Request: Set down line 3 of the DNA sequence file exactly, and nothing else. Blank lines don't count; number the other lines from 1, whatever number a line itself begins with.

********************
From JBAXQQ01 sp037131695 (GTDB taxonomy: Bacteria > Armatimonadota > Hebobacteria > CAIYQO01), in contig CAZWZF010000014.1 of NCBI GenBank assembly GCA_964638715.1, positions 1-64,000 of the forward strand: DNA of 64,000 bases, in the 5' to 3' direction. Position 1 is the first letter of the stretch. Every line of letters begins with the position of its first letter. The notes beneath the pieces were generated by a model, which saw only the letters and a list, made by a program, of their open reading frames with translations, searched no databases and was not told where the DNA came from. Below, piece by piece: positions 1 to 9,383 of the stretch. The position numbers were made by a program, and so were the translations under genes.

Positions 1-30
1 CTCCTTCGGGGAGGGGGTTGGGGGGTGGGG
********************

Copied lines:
1 CTCCTTCGGGGAGGGGGTTGGGGGGTGGGG